In Germany the situation was almost the opposite. While cultural factors favoured the women's movement, they were handicapped by a repressive political system. Most of Germany was Protestant and among the political parties the. Social Democrats gradually adopted women's causes, including the vote in 1891 and equal pay in 1896. They also recruited as many as 141,000 female members by 1913. However, the German Socialists were not really feminists; they simply used women as allies in their campaign to reform the Bismarckian political system. Middle class feminists realised this and therefore set up separate organisations, including the Association of German Women in 1894 and the German Union for Women's Suffrage in 1901. But the price of independence was marginalisation. For all its vigour German politics remained rather ineffectual; for a time the Socialists had been banned by Bismarck, and the voting rights possessed by men carried little real influence. Thus, like the Russians, German feminists really awaited the overthrow of the system in order to achieve equal rights with men. Defeat in the First World War accelerated this development by replacing the Kaiser's rule with the democratic Weimar Republic.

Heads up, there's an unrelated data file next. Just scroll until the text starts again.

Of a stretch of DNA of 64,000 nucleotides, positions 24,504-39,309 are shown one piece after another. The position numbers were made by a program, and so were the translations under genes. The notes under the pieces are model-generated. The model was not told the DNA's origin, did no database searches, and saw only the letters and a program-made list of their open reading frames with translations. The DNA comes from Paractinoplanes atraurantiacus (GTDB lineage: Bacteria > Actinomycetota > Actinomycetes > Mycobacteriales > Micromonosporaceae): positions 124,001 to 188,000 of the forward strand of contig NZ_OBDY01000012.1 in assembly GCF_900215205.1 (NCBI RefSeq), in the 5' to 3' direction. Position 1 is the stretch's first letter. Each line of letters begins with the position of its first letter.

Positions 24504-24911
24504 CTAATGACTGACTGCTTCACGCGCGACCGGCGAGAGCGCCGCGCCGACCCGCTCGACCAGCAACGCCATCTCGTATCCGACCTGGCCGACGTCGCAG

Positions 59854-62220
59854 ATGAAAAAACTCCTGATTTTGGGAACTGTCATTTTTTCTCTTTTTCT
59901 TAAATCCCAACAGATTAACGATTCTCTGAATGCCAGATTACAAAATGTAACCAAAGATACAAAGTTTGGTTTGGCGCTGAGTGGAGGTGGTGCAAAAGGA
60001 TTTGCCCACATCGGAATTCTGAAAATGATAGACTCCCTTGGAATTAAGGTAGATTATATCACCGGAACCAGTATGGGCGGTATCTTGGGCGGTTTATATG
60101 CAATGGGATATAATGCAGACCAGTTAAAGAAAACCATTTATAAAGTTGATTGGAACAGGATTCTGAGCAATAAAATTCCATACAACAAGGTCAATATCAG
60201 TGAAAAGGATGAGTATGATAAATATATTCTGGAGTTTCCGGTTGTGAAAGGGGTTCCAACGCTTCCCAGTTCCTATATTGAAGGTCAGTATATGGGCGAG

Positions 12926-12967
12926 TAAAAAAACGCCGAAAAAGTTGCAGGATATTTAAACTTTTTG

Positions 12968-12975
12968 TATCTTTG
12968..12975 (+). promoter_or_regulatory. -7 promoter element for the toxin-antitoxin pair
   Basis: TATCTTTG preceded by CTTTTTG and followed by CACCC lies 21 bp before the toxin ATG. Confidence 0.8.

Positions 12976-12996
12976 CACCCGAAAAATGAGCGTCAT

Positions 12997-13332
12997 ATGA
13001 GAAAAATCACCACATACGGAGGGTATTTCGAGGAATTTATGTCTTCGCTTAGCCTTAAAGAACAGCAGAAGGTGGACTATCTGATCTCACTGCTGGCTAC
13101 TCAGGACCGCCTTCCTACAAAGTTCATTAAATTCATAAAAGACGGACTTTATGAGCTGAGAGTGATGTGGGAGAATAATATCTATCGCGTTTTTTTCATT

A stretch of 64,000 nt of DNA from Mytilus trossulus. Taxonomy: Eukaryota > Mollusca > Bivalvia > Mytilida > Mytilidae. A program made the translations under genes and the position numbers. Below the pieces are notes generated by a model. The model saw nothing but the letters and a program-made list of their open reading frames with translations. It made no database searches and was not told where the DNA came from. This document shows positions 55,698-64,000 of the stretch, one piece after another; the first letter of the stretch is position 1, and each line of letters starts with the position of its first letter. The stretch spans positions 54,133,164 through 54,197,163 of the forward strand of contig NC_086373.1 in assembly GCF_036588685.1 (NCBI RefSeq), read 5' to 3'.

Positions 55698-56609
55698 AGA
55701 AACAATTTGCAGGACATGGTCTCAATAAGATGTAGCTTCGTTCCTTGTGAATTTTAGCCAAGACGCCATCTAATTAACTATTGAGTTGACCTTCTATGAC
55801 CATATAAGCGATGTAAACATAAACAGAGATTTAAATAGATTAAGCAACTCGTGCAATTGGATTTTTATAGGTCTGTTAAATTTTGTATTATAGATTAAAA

The Global Commission on Drug Policy includes Kofi Annan, Richard Branson, and the former presidents of Brazil, Chile, Colombia, Mexico, Poland, Portugal and Switzerland. They broke new ground with their initial report in 2011 by advancing and globalizing the debate over drug prohibition and its alternatives. Their subsequent report, released in September 2014, not only reiterates their demands for decriminalization, alternatives to incarceration, and greater emphasis on public health approaches – but also calls for responsible legal regulation of currently-illegal drugs.
It all started in 1815, with the Holy Alliance between Prussia, Russia, and Austria. Then, in October 1873, German Chancellor Otto von Bismarck negotiated the League of the Three Emperors between the monarchs of Austria-Hungary, Russia and Germany. This agreement failed because Austria-Hungary and Russia could not agree over Balkan policy, leaving Germany and Austria-Hungary in an alliance formed in 1879, called the Dual Alliance. This was seen as a method of countering Russian influence in the Balkans as the Ottoman Empire continued to 1882, this alliance was expanded to include Italy in what became the Triple Alliance.